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Salt Lake City Bookkeeping Blog

A Small Business Owner Needs To Be An Integral Part Of Budgeting And Forecasting

Posted by Matt Roberge on Jun 16, 2015 7:30:00 AM

Small_Business_Budgeting_and_ForecastingIt is essential for a small business owner to be a part of the forecasting and budgeting process. Many small business owners don't take the time to even build a budget or forecast. Even those that do make a budget quite often don't take the time to analyze their actual performance against it, draw some conclusions, and make any necessary adjustments. Here is why every business owner needs to be a part of the budgeting and forecasting process. 

Vision

The vision of the business owner is an important part of the forecasting process. If we want to go from point A to B what does that look like from a financial perspective? Does the forecast look feasible and are we happy? What changes might we need to make along the way? 

The vision of the business needs to be reflected in the forecast and the budget. While a business owner's vision can be communicated on paper to the key members of the business team their needs to be some open dialogue to truly understand where they want to take things. 

Desires

All too often I have a business owner pull up their QuickBooks profit and loss statement and show it to me. Then they ask: "So are we doing well?" How the heck do I know? I don't know how you want to perform. Every business owner's definition of doing well will be different. Some may not even tie doing well with the bottom line on the P&L.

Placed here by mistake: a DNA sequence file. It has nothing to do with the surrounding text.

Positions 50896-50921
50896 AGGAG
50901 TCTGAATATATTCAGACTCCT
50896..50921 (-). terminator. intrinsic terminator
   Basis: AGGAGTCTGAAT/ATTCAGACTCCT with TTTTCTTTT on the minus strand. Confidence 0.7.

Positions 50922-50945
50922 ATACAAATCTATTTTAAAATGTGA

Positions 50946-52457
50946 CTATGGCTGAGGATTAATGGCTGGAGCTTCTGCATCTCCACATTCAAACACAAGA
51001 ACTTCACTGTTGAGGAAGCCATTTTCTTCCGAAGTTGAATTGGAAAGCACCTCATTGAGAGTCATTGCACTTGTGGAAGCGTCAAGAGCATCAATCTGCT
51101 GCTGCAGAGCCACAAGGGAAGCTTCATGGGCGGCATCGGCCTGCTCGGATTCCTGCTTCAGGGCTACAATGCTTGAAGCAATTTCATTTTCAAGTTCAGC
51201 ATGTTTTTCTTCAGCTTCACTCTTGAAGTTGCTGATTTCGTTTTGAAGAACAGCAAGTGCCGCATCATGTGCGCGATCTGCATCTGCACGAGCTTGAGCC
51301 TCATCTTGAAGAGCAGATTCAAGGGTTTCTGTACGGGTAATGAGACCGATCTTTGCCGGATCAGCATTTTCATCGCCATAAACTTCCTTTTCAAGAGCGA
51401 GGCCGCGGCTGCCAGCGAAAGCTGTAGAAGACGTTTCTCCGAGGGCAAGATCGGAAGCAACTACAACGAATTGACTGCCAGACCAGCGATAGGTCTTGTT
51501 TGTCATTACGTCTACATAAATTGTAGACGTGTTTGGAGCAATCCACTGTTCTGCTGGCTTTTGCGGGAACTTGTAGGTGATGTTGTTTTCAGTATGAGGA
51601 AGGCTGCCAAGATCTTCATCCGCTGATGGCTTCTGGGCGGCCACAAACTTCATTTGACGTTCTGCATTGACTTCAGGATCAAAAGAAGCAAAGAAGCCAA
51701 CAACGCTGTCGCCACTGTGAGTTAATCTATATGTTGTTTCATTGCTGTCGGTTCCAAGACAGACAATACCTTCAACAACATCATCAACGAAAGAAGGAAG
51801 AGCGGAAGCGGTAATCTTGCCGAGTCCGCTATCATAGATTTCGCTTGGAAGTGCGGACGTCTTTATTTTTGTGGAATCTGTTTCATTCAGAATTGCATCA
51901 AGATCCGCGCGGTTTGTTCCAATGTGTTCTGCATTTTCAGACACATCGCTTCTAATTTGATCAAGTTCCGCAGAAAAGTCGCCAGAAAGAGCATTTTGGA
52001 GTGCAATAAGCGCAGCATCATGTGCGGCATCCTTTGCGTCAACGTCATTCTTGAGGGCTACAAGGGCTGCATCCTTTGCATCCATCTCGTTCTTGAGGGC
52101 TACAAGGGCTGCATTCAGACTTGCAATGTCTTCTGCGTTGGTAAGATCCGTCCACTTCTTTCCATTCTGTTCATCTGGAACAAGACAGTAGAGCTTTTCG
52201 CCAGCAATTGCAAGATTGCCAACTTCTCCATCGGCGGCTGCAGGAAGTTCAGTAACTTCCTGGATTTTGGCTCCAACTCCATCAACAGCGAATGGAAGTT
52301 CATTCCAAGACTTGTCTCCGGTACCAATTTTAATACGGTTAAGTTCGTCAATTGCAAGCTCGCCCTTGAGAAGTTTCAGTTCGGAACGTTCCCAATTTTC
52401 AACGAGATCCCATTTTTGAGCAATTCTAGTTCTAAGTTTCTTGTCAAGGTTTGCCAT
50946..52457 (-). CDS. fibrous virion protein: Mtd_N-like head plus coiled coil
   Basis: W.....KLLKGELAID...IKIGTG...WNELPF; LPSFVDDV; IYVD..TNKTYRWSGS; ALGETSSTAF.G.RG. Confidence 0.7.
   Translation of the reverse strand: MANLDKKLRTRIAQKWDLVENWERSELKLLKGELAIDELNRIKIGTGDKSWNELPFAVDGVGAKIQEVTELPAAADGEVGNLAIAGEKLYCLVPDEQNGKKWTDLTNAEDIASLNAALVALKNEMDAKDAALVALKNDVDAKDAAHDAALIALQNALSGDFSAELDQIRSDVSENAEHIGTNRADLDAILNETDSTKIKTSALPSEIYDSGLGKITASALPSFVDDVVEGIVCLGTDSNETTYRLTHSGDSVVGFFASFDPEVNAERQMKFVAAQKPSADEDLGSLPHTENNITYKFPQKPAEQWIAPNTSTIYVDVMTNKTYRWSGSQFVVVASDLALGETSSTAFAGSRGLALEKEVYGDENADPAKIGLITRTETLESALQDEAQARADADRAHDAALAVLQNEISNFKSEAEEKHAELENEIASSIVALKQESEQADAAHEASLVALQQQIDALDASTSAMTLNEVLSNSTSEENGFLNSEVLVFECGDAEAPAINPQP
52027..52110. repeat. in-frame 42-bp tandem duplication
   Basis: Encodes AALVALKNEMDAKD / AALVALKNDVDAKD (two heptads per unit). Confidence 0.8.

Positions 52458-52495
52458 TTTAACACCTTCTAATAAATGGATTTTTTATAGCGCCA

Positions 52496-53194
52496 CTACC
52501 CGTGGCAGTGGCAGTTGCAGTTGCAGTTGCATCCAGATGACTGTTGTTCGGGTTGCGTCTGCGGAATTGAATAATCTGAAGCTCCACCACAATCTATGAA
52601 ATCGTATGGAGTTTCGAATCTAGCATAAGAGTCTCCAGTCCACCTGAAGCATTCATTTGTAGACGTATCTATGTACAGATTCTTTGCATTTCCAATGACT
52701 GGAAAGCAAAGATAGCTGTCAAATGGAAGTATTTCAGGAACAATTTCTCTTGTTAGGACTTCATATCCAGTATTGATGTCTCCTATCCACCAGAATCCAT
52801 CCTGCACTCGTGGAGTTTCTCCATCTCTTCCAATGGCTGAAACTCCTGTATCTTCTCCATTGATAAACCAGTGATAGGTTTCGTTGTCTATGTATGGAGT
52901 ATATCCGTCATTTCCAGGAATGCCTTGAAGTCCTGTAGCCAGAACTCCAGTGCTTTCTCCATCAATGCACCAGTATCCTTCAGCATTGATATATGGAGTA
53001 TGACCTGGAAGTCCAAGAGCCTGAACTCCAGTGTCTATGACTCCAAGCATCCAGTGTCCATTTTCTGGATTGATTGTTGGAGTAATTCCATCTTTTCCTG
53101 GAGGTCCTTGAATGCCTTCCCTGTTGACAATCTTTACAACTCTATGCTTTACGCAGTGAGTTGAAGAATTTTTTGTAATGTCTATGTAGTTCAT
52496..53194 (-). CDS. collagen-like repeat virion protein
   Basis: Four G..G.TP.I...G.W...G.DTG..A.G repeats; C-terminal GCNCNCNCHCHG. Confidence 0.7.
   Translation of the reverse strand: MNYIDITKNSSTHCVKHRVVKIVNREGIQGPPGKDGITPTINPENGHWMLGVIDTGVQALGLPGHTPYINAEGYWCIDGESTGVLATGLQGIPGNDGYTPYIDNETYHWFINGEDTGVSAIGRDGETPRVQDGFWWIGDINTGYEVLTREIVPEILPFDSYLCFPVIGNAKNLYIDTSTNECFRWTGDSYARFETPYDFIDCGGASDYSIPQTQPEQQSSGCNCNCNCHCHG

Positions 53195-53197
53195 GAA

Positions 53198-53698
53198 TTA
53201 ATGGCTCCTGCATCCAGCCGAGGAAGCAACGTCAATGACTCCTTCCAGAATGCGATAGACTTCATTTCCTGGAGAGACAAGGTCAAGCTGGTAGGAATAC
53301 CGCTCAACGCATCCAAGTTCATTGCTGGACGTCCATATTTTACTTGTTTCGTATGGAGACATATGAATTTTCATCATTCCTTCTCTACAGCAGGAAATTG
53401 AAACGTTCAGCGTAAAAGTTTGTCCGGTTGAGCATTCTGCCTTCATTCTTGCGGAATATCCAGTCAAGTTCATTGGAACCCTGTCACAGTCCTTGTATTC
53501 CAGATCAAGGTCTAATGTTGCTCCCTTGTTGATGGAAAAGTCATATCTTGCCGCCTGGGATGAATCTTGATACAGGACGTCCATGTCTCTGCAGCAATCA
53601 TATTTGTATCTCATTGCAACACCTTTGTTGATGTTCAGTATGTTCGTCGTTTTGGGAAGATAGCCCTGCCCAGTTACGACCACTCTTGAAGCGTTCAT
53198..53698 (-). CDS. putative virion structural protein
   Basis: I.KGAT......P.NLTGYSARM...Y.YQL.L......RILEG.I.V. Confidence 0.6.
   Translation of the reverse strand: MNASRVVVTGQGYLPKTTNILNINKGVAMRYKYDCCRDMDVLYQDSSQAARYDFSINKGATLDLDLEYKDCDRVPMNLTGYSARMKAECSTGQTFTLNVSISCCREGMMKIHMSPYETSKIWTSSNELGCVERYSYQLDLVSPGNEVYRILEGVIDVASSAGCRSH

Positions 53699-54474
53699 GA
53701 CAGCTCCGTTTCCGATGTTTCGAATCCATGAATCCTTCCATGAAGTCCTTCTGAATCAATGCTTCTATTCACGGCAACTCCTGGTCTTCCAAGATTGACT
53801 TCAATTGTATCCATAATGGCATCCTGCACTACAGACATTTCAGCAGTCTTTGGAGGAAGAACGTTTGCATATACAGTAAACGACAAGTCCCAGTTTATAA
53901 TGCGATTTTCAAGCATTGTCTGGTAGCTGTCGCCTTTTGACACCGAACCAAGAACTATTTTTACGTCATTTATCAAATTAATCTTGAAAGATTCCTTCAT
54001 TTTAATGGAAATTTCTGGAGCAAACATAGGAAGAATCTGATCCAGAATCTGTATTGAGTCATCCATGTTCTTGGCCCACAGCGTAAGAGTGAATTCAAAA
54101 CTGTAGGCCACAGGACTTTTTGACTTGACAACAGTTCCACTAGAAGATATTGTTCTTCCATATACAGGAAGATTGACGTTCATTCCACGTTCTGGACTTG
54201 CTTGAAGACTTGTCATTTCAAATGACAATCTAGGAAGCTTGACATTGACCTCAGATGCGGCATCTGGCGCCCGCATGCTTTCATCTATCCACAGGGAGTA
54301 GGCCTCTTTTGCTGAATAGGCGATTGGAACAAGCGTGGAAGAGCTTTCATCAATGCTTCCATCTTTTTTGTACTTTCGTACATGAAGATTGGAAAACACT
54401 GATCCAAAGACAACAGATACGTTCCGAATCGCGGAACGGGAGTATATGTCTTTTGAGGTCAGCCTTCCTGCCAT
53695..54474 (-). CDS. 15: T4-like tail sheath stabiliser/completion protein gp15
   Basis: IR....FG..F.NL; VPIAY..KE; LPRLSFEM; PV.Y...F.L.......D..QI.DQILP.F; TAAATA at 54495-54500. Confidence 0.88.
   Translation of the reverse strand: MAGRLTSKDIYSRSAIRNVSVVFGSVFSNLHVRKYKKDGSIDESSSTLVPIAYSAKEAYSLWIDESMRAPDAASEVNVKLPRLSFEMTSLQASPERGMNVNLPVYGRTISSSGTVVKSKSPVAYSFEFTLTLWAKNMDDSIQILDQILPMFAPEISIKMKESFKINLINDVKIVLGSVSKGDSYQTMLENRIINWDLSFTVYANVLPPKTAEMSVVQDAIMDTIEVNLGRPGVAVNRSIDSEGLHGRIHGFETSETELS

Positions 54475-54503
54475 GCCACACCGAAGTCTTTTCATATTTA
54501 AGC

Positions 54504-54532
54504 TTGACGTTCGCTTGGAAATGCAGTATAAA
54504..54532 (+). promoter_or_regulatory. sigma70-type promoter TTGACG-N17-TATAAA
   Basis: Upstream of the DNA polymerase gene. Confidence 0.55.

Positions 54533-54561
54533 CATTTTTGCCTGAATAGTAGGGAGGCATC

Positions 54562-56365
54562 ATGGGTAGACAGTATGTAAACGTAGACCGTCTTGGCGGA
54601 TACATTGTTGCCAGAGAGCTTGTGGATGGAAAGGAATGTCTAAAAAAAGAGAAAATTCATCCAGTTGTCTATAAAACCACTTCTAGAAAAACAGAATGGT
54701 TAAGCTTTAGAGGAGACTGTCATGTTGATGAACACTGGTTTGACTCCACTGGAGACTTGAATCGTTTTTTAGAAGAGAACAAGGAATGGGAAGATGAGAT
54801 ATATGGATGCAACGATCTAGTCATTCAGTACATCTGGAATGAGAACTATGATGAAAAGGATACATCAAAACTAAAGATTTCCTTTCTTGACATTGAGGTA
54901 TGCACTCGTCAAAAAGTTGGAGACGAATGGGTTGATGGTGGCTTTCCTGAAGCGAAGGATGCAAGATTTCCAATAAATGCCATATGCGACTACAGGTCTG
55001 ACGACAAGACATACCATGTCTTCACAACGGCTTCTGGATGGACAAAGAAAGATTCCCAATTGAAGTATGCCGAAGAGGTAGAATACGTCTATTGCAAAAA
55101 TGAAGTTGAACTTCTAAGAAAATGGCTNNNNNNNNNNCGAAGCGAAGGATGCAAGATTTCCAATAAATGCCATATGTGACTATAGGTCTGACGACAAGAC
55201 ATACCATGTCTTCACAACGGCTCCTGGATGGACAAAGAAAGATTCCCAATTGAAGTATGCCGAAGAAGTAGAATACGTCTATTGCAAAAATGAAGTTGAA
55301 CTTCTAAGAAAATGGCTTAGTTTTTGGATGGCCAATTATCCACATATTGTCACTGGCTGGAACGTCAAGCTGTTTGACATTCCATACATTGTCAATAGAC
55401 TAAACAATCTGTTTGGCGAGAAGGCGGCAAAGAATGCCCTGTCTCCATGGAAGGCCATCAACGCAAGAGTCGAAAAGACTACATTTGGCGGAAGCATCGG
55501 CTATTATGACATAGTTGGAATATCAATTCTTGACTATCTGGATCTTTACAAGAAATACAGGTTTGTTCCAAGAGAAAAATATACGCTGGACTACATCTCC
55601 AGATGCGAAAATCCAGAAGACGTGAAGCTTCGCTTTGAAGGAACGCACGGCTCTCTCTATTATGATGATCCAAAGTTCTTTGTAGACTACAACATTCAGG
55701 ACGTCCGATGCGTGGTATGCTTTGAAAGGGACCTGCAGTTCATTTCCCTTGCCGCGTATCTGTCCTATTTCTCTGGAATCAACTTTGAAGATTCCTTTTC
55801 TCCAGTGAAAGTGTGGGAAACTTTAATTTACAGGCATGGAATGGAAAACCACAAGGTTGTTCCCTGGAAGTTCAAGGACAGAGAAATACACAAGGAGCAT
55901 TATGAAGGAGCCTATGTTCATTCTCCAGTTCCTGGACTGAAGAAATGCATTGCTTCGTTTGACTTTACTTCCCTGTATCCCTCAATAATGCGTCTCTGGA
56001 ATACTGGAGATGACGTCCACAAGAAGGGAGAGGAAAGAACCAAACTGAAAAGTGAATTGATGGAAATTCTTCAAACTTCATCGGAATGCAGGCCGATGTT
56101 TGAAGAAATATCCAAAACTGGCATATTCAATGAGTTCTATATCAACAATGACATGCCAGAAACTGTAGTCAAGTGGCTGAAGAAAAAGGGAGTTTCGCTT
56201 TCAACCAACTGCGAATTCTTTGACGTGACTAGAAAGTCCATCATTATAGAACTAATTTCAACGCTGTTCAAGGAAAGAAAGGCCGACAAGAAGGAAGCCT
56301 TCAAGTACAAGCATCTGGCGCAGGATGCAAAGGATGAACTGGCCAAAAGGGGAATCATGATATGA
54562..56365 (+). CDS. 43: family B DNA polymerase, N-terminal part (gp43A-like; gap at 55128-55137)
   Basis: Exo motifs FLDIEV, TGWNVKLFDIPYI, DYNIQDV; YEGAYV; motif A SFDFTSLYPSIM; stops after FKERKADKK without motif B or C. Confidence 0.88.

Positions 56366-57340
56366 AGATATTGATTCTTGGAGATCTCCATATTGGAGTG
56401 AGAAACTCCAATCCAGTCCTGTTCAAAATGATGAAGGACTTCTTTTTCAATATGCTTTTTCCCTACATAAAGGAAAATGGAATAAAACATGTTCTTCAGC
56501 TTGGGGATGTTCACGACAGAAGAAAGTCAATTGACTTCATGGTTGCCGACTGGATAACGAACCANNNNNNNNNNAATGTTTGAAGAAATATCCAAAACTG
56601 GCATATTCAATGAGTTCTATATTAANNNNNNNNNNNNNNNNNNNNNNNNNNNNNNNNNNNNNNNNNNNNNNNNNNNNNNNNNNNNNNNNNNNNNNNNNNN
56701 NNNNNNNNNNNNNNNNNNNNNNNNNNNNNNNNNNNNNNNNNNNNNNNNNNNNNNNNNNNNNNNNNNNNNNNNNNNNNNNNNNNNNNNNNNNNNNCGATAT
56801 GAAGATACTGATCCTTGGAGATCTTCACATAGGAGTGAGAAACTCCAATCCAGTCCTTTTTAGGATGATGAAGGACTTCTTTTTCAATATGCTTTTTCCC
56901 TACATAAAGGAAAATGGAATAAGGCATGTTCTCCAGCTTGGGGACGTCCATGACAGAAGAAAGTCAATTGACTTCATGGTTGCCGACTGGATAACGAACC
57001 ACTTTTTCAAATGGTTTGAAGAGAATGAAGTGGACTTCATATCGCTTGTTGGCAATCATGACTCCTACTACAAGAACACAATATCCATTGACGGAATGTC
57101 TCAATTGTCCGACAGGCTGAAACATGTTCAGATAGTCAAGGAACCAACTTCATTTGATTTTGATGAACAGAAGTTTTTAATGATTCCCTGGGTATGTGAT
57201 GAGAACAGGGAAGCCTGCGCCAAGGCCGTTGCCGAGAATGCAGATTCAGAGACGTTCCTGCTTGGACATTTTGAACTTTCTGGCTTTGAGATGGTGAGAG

It is important that the business owner's desires are worked into the budget. Certainly you will want to consider sales goals, expense budgets and where you want the bottom line to be at. Build a budget as your best guess and leave it fixed throughout the year. A forecast is what will fluctuate and I will touch on that in the final section.

Intimate Details

The owner and management team should be very in tune with the intimate financial details of the business. Not only how the business performed in the past, but also what is expected in the future. If you plan on hiring in the next few months make sure to work that into the forecast. Build in the actual cost of the employees burdened by payroll taxes and benefits as well as any equipment that will be needed. 

The management team and owner are typically aware of what the needs of the business will be in the coming months to stay in line with how they want the business to perform. They should work in any additional expenses that they will incur that they had not originally planned on. Additionally, take a look at sales trends and put a good guess on the next few months based on what you know now. Does the bottom line look good? Are you in line with your goals? Do you need to adjust?

Steering the Ship

An owner should use the budget and forecast for a business to steer the ship. Building out a forecast for the next several months after the close of every single month is critical. This allows you to spot any potential problems before they happen. Additionally you may spot opportunities that you did not notice before. You can use your financial reports to pivot at critical times. These pivots can be the difference between keeping your business on track with your vision and complete failure. Without good financial reporting as well as a budget and forecasting process you will literally be running your business blind.

Small Business Financial Reporting  

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Topics: Financial Forecasting, Financial Reporting, Business Budgeting, QuickBooks Budget, Building a budget, forecasting